End of the line
Here is a prime example of why a return to "old-fashioned journalism" (i.e. quoting from press releases and interest groups, add a touch of hysteria and stir) is utterly worthless in understanding a complex issue, and asserting the role of journalism in helping readers toward such an understanding.
The State Opposition has vowed to scrap work on the $5.3 billion CBD Metro project if it wins office in 2011.
Contracts for the metro are set to be awarded over the next 12 months, and construction work is due to be well under way by the time of the election.
Brian, do you have any experience of NSW government at all? If you know enough to bleat about the Eastern Suburbs line, you'd know that:
- $5.3b is optimistic at best, and likely to be a guess;
- I bet passenger forecasts are not reliable either; and
- By the time we get to scheduling, what is there to do but laugh?
There is no point being a journalist if you're just going to pass on what's fed to you, rather than examine it a bit and report on the examination. If you're going to put nonsense under your byline people will think you're a fool, viz:
If the project were then stopped it could cost taxpayers tens of millions of dollars for broken contracts ...
Yeah, far better to piss away $5.3 billion dollars we don't have on a route that can be cycled in minutes, Brian, than cut our losses with a bit of compo.
... and result in further damage to the state's reputation as a place to do business.
After triumphs such as the Epping-Chatswood stump line and the Lane Cove Tunnel, ending a farcical proposal can sometimes seem like good sense - and what better environment to do business in than one in which mistakes are not only admitted but not perpetuated?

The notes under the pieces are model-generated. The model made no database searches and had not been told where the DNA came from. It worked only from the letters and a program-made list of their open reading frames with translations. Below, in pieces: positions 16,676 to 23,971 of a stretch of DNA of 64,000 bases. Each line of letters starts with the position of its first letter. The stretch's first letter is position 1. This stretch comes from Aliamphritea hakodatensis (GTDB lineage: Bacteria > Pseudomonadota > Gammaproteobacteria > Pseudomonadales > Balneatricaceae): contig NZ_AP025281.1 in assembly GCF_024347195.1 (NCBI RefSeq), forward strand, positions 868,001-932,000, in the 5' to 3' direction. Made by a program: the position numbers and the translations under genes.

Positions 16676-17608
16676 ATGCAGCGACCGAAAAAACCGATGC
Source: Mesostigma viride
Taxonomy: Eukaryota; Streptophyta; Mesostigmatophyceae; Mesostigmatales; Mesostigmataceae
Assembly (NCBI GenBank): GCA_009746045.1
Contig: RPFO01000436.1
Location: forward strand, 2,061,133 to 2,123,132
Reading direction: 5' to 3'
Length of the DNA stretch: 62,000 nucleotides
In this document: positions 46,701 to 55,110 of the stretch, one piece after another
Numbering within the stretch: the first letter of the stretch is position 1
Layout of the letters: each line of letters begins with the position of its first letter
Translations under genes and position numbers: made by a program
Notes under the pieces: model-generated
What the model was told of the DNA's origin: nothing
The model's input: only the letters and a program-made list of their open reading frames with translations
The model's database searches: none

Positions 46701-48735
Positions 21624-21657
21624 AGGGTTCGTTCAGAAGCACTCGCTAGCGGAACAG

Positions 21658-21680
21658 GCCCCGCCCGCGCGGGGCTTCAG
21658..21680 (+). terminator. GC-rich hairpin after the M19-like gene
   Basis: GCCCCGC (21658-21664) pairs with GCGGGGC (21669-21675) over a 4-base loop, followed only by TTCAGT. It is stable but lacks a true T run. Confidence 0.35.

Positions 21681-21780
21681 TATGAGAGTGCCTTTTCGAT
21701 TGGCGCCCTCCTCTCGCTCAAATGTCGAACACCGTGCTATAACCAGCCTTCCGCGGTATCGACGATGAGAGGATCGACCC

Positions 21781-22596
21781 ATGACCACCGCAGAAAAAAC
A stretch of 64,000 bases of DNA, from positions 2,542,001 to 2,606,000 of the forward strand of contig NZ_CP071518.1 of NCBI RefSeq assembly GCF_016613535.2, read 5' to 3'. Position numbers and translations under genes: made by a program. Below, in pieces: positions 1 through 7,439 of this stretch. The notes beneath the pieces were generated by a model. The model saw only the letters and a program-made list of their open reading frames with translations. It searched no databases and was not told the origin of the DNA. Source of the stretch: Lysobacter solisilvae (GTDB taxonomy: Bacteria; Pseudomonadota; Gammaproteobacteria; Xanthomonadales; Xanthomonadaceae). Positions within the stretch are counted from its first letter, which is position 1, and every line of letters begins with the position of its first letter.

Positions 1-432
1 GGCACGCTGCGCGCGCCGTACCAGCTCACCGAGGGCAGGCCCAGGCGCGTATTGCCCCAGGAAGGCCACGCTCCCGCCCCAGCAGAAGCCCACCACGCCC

Instead of the CBD Metro, which would run from Central to Rozelle, the Opposition wants to build the North-West Rail Link, a 23-kilometre line linking Rouse Hill with Epping, by way of Castle Hill, for $3 billion, and the $1.2 billion South-West Rail Link, both of which the State Government shelved.
So? Liberal policy different to Labor's, says our man on the spot, Brian "Scoop" Robins. A story to please John B. Fairfax, perhaps, but doesn't help the rest of us.
Like I said, Brian, the route from Rozelle to the city is well served by buses and is cyclable. Hell, you could walk it. There is an assumption that the idea of a rail line would be universally popular the length and breadth of Rozelle, but this would be a mistake: the drilling over the course of many months would irritate even the staunchest supporter of the
Why don't you hit the streets of Rozelle yourself and ask them, Brian, rather than wait for David Campbell's spinner to feed you story ideas. After you've done that, stop by one of Rozelle's many excellent cafes/pubs and consider how few Liberal votes there are to be lost or gained over this issue, and why the Liberals are taking the position they're taking:
"We believe we are doing this in the best interests of the state," said the Opposition spokeswoman on transport, Gladys Berejiklian. "It's unethical of [the Government] to sign anything substantial ahead of the elections when key stakeholders are saying 'we don't think the CBD Metro is a good idea'.
"We want a termination clause inserted, to allow us to extricate ourselves from these contracts."
For the Liberals, this is a high-risk strategy. Going on the front foot early and deciding which contracts will go ahead and which won't robs Labor of the power of incumbency. However, it also puts Labor in the position of blaming the Liberals for everything that goes wrong and positioning their ideas as an alternative to the paralysis of the status quo - it's an odd strategy but it worked for Bob Carr, and the Liberals never worked out how to counter it. I don't believe they've gotten any wiser, I just hope Rees isn't as lucky as Carr was.
Note how Brian removed "Labor" and inserted "[the Government]", as though that august institution were above mere politics.
The Transport Minister, David Campbell, said the Opposition's decision was insincere.
"This is simply a political game being played by [the Opposition Leader] Barry O'Farrell," he said.